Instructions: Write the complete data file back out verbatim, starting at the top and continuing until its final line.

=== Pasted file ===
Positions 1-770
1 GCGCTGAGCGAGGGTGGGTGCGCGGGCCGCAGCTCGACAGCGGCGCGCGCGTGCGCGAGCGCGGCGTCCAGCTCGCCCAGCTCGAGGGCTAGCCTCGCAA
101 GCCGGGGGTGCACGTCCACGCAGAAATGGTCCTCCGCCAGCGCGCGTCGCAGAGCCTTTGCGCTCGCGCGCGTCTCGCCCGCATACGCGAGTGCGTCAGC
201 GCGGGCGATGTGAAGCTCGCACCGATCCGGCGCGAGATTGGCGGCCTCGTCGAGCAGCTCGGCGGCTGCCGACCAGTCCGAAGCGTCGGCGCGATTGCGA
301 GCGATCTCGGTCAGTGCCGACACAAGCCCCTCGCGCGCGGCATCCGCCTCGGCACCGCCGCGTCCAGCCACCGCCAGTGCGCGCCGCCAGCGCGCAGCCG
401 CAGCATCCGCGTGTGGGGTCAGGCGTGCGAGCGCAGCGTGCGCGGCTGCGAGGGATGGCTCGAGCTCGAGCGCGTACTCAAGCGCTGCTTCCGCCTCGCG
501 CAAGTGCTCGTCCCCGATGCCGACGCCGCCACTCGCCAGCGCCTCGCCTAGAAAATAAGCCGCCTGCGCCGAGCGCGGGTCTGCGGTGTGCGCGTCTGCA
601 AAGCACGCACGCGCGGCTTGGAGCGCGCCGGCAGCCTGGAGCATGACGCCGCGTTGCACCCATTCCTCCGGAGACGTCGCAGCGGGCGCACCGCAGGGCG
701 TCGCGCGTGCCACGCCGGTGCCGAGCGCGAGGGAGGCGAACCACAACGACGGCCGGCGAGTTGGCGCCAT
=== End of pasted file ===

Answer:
Positions 1-770
1 GCGCTGAGCGAGGGTGGGTGCGCGGGCCGCAGCTCGACAGCGGCGCGCGCGTGCGCGAGCGCGGCGTCCAGCTCGCCCAGCTCGAGGGCTAGCCTCGCAA
101 GCCGGGGGTGCACGTCCACGCAGAAATGGTCCTCCGCCAGCGCGCGTCGCAGAGCCTTTGCGCTCGCGCGCGTCTCGCCCGCATACGCGAGTGCGTCAGC
201 GCGGGCGATGTGAAGCTCGCACCGATCCGGCGCGAGATTGGCGGCCTCGTCGAGCAGCTCGGCGGCTGCCGACCAGTCCGAAGCGTCGGCGCGATTGCGA
301 GCGATCTCGGTCAGTGCCGACACAAGCCCCTCGCGCGCGGCATCCGCCTCGGCACCGCCGCGTCCAGCCACCGCCAGTGCGCGCCGCCAGCGCGCAGCCG
401 CAGCATCCGCGTGTGGGGTCAGGCGTGCGAGCGCAGCGTGCGCGGCTGCGAGGGATGGCTCGAGCTCGAGCGCGTACTCAAGCGCTGCTTCCGCCTCGCG
501 CAAGTGCTCGTCCCCGATGCCGACGCCGCCACTCGCCAGCGCCTCGCCTAGAAAATAAGCCGCCTGCGCCGAGCGCGGGTCTGCGGTGTGCGCGTCTGCA
601 AAGCACGCACGCGCGGCTTGGAGCGCGCCGGCAGCCTGGAGCATGACGCCGCGTTGCACCCATTCCTCCGGAGACGTCGCAGCGGGCGCACCGCAGGGCG
701 TCGCGCGTGCCACGCCGGTGCCGAGCGCGAGGGAGGCGAACCACAACGACGGCCGGCGAGTTGGCGCCAT